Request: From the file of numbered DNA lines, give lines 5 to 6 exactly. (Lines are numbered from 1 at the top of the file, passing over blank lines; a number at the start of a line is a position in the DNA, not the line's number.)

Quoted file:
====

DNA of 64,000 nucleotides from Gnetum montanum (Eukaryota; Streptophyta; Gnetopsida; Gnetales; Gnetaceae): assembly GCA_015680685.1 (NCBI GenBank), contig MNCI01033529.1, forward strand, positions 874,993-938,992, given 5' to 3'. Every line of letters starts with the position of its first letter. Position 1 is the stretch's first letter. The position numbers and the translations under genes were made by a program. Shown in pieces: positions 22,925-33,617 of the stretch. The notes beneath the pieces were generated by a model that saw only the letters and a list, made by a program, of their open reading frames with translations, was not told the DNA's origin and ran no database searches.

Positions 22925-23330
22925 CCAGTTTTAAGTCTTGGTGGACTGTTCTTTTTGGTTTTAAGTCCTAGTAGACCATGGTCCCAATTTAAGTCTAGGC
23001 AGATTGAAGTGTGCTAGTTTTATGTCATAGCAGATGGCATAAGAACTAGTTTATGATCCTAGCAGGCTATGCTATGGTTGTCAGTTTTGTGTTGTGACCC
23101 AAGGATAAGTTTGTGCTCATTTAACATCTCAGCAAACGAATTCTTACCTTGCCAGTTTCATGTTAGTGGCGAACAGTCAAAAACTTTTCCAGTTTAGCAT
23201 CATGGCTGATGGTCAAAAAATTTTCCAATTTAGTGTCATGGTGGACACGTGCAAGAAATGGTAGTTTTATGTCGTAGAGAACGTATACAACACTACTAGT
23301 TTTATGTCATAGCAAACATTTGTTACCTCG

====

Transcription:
23101 AAGGATAAGTTTGTGCTCATTTAACATCTCAGCAAACGAATTCTTACCTTGCCAGTTTCATGTTAGTGGCGAACAGTCAAAAACTTTTCCAGTTTAGCAT
23201 CATGGCTGATGGTCAAAAAATTTTCCAATTTAGTGTCATGGTGGACACGTGCAAGAAATGGTAGTTTTATGTCGTAGAGAACGTATACAACACTACTAGT